I think this is one of the more thought provoking books I've read for a while as it covers several controversial subjects and Chris gives his very personal insight into each of those subjects.
- Chris Graham
But before get on to those, what's this book about. Simply it's about a personal and a physical journey. The physical journey part is actually fairly simple, ex-squaddie takes on mammoth physical challenge, cycling across Canada, down West coast America, across Southern America and then up east Coast back to Canada. That bit is relatively easy. There are a host of anecdotes from the trip, mostly as one would expect from a ex-squaddie, very humorous.
'I'm 39 and have Alzheimer's disease' - BBC News
It is however the personal journey where this book really hits the spot. Now in my day job, I deal with dementia patients every day but the vast majority of them are elderly, they've lived their life. Chris however has been diagnosed with a rare form of very early onset dementia which has hit him before he is even 40. His father died of it and his elder brother is severely disabled by it in a care home.
His courage in facing his diagnosis is apparent as is the support he receives from his partner Vicky.
Now to the controversial elements of the book. To me he raises at least three very valid issues.
Firstly, the difference in how the MOD treat those who have a developmental condition that only becomes apparent during their service as opposed to those who are injured whilst serving. During his time at Headley Court being assessed, he could see servicemen being redeployed whilst he felt fit and well, he had been earmarked for promotion but instead received a medical discharge without that promotion and just before his 22, both of which had a significant impact on his pension. And yet in the year subsequent to his discharge he embarked on his successful cycling trip.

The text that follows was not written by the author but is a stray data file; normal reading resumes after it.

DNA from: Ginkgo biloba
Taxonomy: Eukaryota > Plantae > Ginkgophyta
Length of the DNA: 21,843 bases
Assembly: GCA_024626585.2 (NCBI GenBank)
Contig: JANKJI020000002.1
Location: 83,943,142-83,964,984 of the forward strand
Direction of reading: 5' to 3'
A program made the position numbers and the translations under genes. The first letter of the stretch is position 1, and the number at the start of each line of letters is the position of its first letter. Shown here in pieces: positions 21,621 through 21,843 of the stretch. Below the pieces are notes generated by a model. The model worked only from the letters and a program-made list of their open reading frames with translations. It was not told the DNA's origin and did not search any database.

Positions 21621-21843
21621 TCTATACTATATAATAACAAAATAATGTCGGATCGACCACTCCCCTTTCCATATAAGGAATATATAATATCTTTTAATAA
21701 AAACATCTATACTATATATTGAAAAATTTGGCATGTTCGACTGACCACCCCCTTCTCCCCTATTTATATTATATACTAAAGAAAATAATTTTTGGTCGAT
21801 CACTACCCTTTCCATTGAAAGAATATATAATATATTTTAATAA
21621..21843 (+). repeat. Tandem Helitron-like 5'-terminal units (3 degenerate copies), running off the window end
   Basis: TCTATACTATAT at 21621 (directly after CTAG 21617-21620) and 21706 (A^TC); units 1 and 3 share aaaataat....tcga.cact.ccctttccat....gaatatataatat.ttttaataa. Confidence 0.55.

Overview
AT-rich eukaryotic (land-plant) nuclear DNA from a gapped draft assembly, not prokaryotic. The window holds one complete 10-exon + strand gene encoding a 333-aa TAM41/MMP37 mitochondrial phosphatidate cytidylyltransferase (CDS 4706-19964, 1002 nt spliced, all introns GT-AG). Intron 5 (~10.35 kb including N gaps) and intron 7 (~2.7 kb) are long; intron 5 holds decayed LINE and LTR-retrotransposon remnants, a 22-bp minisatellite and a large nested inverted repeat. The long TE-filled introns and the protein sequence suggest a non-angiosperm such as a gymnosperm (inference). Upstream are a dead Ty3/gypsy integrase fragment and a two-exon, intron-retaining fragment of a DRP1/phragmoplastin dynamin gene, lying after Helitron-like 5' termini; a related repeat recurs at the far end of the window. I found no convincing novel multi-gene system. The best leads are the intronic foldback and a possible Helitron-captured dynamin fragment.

Next, the issue of when exactly children can or should be tested for inherited conditions. At the time of his diagnosis he already had 2 children and Vicky was then expecting his third child. The chances of inheriting his condition is a straight 50/50. His sisters are lucky not to have it but the issue Chris raises is around when to test children, especially unborn ones.
Lastly, Chris raises the topic of euthanasia, this would not be so simple in his case as he would be incapacitated and thus would need assistance if the act was to be performed. His view point are well worth reading.
During his cycle ride, he received several well deserved awards for his fundraising efforts.
Alzheimer's at 39: Chris' story | Alzheimer's Research UK
Overall, I really enjoyed this book, there may well be folk on here who knew him during his service. I can only wish him well and urge folk to buy this book.
I'll give it a very rare 5 Mr. Mushroomheads for its humour, its honesty and its ability to make you think about many things (even if it's just how lucky you are)